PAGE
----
Brooklyn Park may enact a moratorium on development around light rail station areas

The Brooklyn Park City Council heard the first reading of an interim ordinance that would adopt a moratorium on development around the city’s five planned light rail station areas June 12. If adopted, the moratorium would last for one year, unless the council approved rescinding it early.
The intent of the moratorium is to give the city time to conduct a planning study for the station areas.
“You might recall that last year we completed the study of the station area plans, and we came up with a design for those plans,” said Cindy Sherman, planning director. “What the moratorium is intended to allow us to do is create the rules and regulations to implement those plans.”
Sherman said that station areas still have the same zoning that has been in place for some time. The study will allow the city to “look at different rules and regulations perhaps, or rules and regulations that will help us better build out the station areas,” she said.
Zoning areas and the city’s comprehensive plan could be amended as a result of the study. The study would be conducted as quickly as possible, according to Sherman, and the moratorium could be rescinded as soon as the study is completed.
The moratorium area would expand to a half-mile radius around each station area.
Projects that have already been approved for construction would not be impacted by the ban. Vacant land that does not have approved development plans in place would be impacted. Under the ordinance’s current language, existing businesses would still be allowed to expand up to 10 percent of their footprint, but some ordinance language still needs further clarification on the matter, Sherman said. Expansion that would be subject to a planning application would not be allowed.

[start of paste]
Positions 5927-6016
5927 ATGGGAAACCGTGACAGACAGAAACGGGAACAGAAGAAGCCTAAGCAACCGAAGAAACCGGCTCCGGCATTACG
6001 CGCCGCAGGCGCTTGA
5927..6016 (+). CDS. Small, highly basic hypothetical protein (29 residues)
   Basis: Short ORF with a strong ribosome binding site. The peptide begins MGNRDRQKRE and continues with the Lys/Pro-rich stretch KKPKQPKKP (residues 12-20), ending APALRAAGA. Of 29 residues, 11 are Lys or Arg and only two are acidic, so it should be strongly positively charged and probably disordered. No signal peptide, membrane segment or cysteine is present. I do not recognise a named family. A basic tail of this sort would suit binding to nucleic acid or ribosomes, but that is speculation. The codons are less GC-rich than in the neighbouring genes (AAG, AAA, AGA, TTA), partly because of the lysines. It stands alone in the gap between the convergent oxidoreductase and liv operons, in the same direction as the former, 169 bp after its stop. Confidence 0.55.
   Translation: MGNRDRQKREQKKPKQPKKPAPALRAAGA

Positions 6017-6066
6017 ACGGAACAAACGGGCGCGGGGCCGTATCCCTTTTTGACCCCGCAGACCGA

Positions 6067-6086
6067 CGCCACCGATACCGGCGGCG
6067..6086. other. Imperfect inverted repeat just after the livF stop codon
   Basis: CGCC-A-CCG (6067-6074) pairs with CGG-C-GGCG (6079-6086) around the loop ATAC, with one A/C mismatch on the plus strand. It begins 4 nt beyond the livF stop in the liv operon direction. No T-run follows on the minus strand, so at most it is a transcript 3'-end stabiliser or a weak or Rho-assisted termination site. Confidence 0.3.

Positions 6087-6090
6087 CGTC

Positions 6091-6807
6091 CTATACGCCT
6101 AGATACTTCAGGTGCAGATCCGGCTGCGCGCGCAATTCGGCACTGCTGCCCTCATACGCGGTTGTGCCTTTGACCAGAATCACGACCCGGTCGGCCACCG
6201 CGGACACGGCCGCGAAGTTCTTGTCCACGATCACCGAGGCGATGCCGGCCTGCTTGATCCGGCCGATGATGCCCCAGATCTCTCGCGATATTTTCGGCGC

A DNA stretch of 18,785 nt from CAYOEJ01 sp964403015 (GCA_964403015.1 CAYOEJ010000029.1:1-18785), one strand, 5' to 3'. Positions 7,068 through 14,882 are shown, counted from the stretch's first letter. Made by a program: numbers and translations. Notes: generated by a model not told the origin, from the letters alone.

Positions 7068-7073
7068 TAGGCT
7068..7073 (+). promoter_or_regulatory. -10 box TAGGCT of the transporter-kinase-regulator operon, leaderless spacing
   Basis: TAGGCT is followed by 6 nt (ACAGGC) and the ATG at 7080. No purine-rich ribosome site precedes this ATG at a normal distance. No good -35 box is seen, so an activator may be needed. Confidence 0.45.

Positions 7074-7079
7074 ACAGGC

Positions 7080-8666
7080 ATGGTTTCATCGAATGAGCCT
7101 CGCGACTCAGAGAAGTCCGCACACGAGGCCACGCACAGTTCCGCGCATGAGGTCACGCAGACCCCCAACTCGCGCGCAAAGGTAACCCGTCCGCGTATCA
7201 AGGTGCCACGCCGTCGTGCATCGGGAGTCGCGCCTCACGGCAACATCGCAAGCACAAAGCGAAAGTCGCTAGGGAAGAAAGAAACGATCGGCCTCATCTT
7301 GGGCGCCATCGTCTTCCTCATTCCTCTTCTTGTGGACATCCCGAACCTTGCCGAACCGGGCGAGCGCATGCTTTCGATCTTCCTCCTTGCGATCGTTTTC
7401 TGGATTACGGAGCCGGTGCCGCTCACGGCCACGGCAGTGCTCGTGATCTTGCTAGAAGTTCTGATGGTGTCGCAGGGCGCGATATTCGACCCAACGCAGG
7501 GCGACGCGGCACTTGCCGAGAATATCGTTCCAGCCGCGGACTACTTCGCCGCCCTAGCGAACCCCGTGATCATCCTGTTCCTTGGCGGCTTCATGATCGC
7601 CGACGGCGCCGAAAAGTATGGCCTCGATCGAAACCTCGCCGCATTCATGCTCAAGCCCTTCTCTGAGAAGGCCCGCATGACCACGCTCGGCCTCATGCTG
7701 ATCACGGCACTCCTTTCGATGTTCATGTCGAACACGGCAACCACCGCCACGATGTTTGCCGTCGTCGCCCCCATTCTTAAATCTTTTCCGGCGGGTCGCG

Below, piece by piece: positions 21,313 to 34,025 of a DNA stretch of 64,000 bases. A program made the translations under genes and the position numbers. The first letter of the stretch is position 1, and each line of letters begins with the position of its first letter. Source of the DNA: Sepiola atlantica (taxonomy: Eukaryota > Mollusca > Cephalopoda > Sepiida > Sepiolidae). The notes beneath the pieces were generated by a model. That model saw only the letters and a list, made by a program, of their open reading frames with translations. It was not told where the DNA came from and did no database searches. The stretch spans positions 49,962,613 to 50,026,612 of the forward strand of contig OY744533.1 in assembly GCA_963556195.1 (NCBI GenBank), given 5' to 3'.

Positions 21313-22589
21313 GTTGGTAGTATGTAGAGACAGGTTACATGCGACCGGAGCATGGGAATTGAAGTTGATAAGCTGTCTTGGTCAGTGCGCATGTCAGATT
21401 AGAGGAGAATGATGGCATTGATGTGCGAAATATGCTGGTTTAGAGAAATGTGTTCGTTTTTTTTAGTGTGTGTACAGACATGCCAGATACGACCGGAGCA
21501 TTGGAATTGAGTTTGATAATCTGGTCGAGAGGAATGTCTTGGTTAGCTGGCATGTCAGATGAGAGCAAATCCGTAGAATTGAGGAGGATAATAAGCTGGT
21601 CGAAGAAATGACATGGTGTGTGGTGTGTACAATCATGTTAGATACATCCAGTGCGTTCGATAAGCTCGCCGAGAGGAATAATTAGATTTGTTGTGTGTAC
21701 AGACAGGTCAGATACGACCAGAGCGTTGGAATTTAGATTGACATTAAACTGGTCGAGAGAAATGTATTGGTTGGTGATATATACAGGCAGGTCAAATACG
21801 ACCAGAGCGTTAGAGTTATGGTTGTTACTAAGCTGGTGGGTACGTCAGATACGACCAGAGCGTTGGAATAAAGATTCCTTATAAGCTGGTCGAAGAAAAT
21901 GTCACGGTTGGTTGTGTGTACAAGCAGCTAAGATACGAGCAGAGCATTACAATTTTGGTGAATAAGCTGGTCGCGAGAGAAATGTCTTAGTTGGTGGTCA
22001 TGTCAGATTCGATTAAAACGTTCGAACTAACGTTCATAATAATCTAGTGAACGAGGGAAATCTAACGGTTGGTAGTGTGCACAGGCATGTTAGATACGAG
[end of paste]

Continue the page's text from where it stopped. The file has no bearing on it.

Mayor Jeff Lunde said he supported the moratorium, because it is important to ensure proper land use around the station areas with the first round of developments on the surrounding vacant land.
“One of the things that I’ve learned from other cities during the rail planning process was … making sure you get this done once, and I think that this will be what we have been consistently doing throughout this whole process,” he said. “I think this is prudent planning on behalf of the city.”
Councilmember Susan Pha said she was concerned that such a moratorium might slow development around the light rail line. “Although I’m concerned about stalling development opportunities or delaying some of those opportunities, that to me is not as concerning as making sure that the current businesses that are in that area … [are] not negatively impacted,” she said.
Peter Coyle, a representative for developer Iron Point Partners, spoke in opposition of the moratorium.
“I have to say that, I just feel this is really unfair to the property owners and to the business owners,” Coyle said.
Iron Point is interested in developing a self-service storage facility at a site on Louisiana Avenue, south of Highway 610, but has not submitted an application to the city.
Coyle said Iron Point should be exempt from the moratorium.
Sherman said the city has had two meetings with Iron Point, one in April 2017 and one approximately a week from the June 12 council meeting. Staff indicated that a self-service storage facility on that site would not be an appropriate use, Sherman said.